January 30, 2014

YOUR SOCIAL SECURITY Davenport, Iowa Office

By Linda Clayton-Powell
Social Security District Manager
Davenport, Iowa

ARE YOUR SOCIAL SECURITY BENEFITS TAXABLE?

If you’ve recently begun receiving Social Security benefits or plan to apply in the near future, you may be wondering this tax season: are Social Security benefits taxable?

The short answer is: sometimes.

Some people have to pay federal income taxes on their Social Security benefits. This usually happens only if you have other substantial income (such as wages, self-employment, interest, dividends and other taxable income that must be reported on your tax return) in addition to your Social Security benefits.

There is never a case when a person pays tax on more than 85 percent of his or her Social Security benefits, based on Internal Revenue Service (IRS) rules. Now, let’s get down to the numbers.

If you file a federal tax return as an individual and your income is between $25,000 and $34,000, you may have to pay income tax on up to 50 percent of your benefits. If your income is more than $34,000, then up to 85 percent of your benefits may be taxable.

If you are married and you file a joint return, and you and your spouse have a combined income that is between $32,000 and $44,000, you may have to pay income tax on up to 50 percent of your benefits. If your combined income is more than $44,000, then up to 85 percent of your benefits may be taxable.

Note that your “income” for the purpose of determining whether you must pay taxes on some of your Social Security benefits includes your adjusted gross income, your nontaxable interest, and one half of your Social Security benefits.

In January, you should have received a Social Security Benefit Statement showing the amount of benefits you received last year. You can use this statement, or SSA-1099, when completing your federal income tax return to find out whether some of your benefits are subject to federal income tax. If you didn’t receive yours, you can request one at www.socialsecurity.gov/1099.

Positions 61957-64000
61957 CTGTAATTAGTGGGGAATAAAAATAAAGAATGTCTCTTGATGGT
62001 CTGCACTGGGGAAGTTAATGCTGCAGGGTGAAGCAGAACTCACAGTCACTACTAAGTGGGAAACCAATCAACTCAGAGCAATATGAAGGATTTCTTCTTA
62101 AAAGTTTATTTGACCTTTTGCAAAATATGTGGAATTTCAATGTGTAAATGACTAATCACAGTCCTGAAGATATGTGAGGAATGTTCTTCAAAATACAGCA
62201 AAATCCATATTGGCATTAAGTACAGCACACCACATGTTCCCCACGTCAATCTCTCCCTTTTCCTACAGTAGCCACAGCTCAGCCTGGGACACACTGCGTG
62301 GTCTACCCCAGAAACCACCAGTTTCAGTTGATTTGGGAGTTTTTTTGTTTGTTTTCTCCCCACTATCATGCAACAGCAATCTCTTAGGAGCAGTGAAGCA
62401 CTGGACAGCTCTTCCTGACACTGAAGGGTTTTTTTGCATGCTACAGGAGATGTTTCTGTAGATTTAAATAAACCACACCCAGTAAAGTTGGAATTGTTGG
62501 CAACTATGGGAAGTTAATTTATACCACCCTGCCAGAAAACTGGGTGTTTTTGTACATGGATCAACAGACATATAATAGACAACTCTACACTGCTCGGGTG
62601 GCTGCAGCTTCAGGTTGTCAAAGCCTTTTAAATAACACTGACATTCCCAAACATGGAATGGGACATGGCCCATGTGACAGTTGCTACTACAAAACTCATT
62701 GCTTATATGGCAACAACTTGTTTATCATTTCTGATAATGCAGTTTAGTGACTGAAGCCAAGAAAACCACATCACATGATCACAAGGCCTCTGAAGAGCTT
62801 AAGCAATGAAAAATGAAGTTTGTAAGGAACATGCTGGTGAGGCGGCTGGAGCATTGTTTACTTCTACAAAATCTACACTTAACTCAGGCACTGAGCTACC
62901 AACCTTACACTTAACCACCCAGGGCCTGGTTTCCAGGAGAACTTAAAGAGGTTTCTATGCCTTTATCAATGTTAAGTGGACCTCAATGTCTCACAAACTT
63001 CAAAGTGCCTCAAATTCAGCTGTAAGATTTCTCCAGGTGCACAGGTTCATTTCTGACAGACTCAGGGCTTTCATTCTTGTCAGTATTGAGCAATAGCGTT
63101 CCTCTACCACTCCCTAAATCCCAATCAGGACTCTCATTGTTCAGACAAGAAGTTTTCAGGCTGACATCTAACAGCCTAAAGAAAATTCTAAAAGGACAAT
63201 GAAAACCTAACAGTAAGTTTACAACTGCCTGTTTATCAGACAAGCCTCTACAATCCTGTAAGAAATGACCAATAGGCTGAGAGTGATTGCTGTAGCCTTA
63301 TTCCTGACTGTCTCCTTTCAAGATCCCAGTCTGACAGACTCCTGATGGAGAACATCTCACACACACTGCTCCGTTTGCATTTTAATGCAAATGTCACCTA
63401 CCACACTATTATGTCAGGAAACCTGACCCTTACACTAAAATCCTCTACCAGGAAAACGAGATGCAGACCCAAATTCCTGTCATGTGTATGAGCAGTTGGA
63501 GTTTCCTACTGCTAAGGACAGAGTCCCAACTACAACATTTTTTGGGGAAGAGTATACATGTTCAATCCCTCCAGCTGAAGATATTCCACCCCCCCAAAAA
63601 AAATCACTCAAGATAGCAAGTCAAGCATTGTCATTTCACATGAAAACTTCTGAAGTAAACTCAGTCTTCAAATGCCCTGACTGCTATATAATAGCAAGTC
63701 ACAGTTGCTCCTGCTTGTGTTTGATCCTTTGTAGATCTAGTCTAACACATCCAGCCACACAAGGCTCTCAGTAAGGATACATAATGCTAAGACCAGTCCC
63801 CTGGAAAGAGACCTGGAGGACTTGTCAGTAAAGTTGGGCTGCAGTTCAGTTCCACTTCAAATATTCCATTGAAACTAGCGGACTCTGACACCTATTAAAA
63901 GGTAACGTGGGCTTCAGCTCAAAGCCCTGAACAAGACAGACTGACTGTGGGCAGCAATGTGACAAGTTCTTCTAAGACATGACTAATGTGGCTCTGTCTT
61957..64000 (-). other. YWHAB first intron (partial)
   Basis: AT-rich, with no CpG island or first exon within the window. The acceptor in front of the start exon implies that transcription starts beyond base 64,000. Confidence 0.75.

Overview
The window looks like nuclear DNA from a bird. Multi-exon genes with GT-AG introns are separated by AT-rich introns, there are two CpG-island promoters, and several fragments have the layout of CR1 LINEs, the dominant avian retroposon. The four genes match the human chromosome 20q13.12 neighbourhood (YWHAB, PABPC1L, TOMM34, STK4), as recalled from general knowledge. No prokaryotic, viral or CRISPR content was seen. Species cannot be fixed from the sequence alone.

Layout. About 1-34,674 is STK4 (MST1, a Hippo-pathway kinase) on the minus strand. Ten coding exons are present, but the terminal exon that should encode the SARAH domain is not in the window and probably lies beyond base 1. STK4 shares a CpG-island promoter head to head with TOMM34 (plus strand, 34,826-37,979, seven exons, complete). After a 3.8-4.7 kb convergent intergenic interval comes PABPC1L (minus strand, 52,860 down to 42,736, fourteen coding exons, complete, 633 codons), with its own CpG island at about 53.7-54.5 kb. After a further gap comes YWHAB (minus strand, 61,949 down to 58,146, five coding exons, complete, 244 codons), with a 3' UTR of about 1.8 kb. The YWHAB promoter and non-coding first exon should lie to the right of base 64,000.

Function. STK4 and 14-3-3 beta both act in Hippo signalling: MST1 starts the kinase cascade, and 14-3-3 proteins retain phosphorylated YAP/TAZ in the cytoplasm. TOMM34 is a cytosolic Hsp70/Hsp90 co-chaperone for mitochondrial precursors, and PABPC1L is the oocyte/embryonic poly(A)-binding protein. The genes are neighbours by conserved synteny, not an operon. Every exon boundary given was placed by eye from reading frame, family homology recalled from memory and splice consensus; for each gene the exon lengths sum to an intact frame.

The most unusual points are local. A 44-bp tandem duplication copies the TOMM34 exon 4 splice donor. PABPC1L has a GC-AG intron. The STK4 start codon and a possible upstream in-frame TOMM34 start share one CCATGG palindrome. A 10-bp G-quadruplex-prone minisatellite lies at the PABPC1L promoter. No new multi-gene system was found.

So, are your Social Security benefits taxable? Maybe. To learn more, read page 14 of our booklet, Retirement Benefits, available at www.socialsecurity.gov/pubs or visit www.irs.gov/ to obtain more detailed information on the subject.

SOCIAL SECURITY VARIETY SAMPLER

February is National Chocolate Lover’s Month. So please accept as our gift to you this variety sampler of Social Security’s sweetest online services.

Forrest Gump’s momma always said life was like a box of chocolates. “You never know what you’re gonna get.” But when it comes to Social Security, you’ll know exactly what to expect after browsing this assortment of convenient, secure, and free online services.

Take this one: an easy way to find how you can get or replace your Social Security card at www.socialsecurity.gov/ssnumber.

Next, the one with two pieces in the same wrapper: our Retirement Estimator. You can use it as many times as you’d like, changing variables such as retirement date options and future earnings, to get instant, personalized estimates of your future benefits at www.socialsecurity.gov/estimator.

The one in the center may be the best one of all: an online application for retirement benefits that you can complete and submit in as little as 15 minutes at www.socialsecurity.gov/planners/about.htm.

Check out the one wrapped in gold foil: a convenient way to apply for disability benefits at www.socialsecurity.gov/applyfordisability.

And the one in the corner: an online application for Medicare that lets you complete an application for Medicare benefits in as little as 10 minutes, at www.socialsecurity.gov/medicareonly.

Another sweet option: Extra Help with Medicare prescription drug costs. You can learn more and apply online at www.socialsecurity.gov/prescriptionhelp.

The sampler is still more than half full, but you may as well enjoy one more: my Social Security is an online account that allows you immediate access to your personal Social Security information. During your working years, once you create your online account, you can use my Social Security to view your Social Security Statement to check your earnings record and see estimates of the future retirement, disability, and survivor benefits you and your family may receive. Check it out at www.socialsecurity.gov/myaccount. Are you already receiving benefits? You can use your online account to immediately get your proof of benefits letter, change your address or phone number on our records, start or change your direct deposit information, and check your benefit and payment information.

It’s always nice when a box of assorted chocolates includes a diagram. That’s why we invite you to visit our convenient publication library with online booklets and pamphlets on numerous subjects, at www.socialsecurity.gov/pubs.

Whether you’re enjoying chocolates because it’s Valentine’s Day or Chocolate Lover’s Month, keep in mind the number one reason why Social Security’s online services are even better than a box of chocolates: you’ll always know exactly what you’re gonna get.

Filed Under: Finance, Retirement